St Albans City & District Council are set to remove 250 trees across the city, due to them being "dead, dying, diseased, had suffered significant damage or are a health and safety risk".

However, campaign groups have expressed that trees "simply showing signs of decline should not be a reason for removal".

On Saturday (May 13) a group of St Albans residents gathered to express their anger at the council's plans.

This group included members of Friends of the Earth, Greenpeace, St Albans Green Party, St Albans Extinction Rebellion and Wilderhood Watch.


Green councillor for St Peter's, Simon Grover, said: "St Albans council thinking is wrong on so many levels.

Herts Advertiser: The Green Party's Cllr Simon Grover.The Green Party's Cllr Simon Grover. (Image: St Albans Green Party)

"The lack of engagement with residents, felling during the nesting season, a failure to reconsider policies as the climate heats and new saplings struggle to survive.

"They need a proper tree management strategy fit for the era of the climate crisis.”

A spokesperson for St Albans City & District Council said: "St Albans City and District Council manages around 30,000 highway trees on behalf of Hertfordshire County Council (HCC).


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"We undertake three-yearly tree safety surveys and follow up any safety-related recommendations.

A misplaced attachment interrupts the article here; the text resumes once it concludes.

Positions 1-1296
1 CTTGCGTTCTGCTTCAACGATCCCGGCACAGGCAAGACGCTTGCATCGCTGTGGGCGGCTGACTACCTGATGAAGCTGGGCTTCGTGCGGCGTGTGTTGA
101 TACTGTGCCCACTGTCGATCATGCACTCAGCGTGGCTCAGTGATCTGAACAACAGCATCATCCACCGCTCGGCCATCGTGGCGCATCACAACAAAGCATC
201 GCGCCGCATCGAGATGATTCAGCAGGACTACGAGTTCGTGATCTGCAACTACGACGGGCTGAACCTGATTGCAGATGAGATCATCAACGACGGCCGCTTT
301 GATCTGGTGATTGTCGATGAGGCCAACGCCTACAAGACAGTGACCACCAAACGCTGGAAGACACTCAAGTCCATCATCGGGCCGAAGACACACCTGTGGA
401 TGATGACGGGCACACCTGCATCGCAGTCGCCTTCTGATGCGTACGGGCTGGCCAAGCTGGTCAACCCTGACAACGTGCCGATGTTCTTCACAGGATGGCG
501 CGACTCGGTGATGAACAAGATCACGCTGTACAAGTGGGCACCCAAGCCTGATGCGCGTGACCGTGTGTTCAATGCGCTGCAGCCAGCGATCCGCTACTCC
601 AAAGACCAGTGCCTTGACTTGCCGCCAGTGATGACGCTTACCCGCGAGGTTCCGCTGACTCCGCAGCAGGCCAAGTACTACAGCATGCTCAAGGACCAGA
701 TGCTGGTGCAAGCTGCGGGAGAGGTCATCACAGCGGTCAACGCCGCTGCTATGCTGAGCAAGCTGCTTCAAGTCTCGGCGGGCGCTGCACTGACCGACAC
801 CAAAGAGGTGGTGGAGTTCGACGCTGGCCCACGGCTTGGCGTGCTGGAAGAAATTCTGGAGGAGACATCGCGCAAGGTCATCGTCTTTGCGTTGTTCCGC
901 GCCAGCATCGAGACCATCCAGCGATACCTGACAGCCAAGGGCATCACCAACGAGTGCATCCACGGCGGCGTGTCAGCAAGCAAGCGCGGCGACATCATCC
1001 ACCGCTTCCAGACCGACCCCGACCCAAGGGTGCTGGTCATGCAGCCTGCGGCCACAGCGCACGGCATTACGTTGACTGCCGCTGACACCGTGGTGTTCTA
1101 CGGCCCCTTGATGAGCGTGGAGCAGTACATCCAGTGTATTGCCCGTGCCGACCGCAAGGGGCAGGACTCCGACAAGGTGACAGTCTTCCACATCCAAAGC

"All of the work that is being carried out is done to ensure that HCC meets its statutory duty and fulfils its tree strategy objectives...

“...Public safety and the bird nesting season must both be considered.

"Before contractors complete any work they undertake, a site specific wildlife assessment (takes place) on each tree. 

"This is to ensure that, if it is safe to do so, and nesting birds are not disturbed."

The spokesperson also affirmed that "every effort is made to preserve our existing tree stock and, where possible, we avoid removing trees".

Amanda Yorwerth, of St Albans Friends of the Earth, commented: "Our street trees are hugely important for shade in extreme temperatures, for flood alleviation, for clean air, to combat climate change and for wildlife and the decision to remove any of them should not be made lightly.

"Mature trees take decades to grow back and so, we think, existing trees should be retained unless unsafe”.

Nigel Harvey of Extinction Rebellion St Albans said “It is outrageous that the council is doing this during the nesting season.

"Most of the trees are now in full leaf, and it is impossible to check for nests.

"The council say they will replace felled trees with new saplings, but many saplings planted recently by the council were killed by the heatwave and drought, and it is many years before a sapling is large enough to provide a nesting site.

"And to make matters even worse, much of the felled wood is likely to be incinerated.

"That will release huge amounts of Co2 further fuelling the climate crisis.”